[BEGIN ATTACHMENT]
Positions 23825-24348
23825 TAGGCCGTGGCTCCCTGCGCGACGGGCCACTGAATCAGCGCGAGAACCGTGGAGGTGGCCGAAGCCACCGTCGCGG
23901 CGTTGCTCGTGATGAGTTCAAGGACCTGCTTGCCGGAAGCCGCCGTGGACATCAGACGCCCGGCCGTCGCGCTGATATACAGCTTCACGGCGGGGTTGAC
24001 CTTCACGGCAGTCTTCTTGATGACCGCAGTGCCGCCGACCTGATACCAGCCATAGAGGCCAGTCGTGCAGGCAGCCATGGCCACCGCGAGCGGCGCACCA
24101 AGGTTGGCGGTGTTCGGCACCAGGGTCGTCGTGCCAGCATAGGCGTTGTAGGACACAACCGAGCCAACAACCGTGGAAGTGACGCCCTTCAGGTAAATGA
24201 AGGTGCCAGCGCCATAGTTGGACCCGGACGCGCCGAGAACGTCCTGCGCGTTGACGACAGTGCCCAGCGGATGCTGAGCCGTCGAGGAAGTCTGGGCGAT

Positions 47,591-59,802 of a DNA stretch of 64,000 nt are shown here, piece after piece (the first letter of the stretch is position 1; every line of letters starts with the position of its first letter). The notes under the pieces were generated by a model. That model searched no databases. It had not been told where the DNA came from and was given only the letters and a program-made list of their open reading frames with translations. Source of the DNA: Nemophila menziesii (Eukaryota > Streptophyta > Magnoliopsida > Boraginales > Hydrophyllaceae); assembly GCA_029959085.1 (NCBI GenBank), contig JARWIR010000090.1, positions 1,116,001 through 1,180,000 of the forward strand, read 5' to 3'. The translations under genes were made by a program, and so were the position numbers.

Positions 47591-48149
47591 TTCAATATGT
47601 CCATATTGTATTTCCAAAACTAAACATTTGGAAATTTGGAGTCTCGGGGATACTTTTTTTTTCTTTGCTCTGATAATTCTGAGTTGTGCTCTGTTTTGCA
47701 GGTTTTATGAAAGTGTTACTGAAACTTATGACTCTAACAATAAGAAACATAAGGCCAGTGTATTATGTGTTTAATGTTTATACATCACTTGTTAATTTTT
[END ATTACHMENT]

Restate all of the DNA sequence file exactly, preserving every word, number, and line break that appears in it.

Positions 23825-24348
23825 TAGGCCGTGGCTCCCTGCGCGACGGGCCACTGAATCAGCGCGAGAACCGTGGAGGTGGCCGAAGCCACCGTCGCGG
23901 CGTTGCTCGTGATGAGTTCAAGGACCTGCTTGCCGGAAGCCGCCGTGGACATCAGACGCCCGGCCGTCGCGCTGATATACAGCTTCACGGCGGGGTTGAC
24001 CTTCACGGCAGTCTTCTTGATGACCGCAGTGCCGCCGACCTGATACCAGCCATAGAGGCCAGTCGTGCAGGCAGCCATGGCCACCGCGAGCGGCGCACCA
24101 AGGTTGGCGGTGTTCGGCACCAGGGTCGTCGTGCCAGCATAGGCGTTGTAGGACACAACCGAGCCAACAACCGTGGAAGTGACGCCCTTCAGGTAAATGA
24201 AGGTGCCAGCGCCATAGTTGGACCCGGACGCGCCGAGAACGTCCTGCGCGTTGACGACAGTGCCCAGCGGATGCTGAGCCGTCGAGGAAGTCTGGGCGAT

Positions 47,591-59,802 of a DNA stretch of 64,000 nt are shown here, piece after piece (the first letter of the stretch is position 1; every line of letters starts with the position of its first letter). The notes under the pieces were generated by a model. That model searched no databases. It had not been told where the DNA came from and was given only the letters and a program-made list of their open reading frames with translations. Source of the DNA: Nemophila menziesii (Eukaryota > Streptophyta > Magnoliopsida > Boraginales > Hydrophyllaceae); assembly GCA_029959085.1 (NCBI GenBank), contig JARWIR010000090.1, positions 1,116,001 through 1,180,000 of the forward strand, read 5' to 3'. The translations under genes were made by a program, and so were the position numbers.

Positions 47591-48149
47591 TTCAATATGT
47601 CCATATTGTATTTCCAAAACTAAACATTTGGAAATTTGGAGTCTCGGGGATACTTTTTTTTTCTTTGCTCTGATAATTCTGAGTTGTGCTCTGTTTTGCA
47701 GGTTTTATGAAAGTGTTACTGAAACTTATGACTCTAACAATAAGAAACATAAGGCCAGTGTATTATGTGTTTAATGTTTATACATCACTTGTTAATTTTT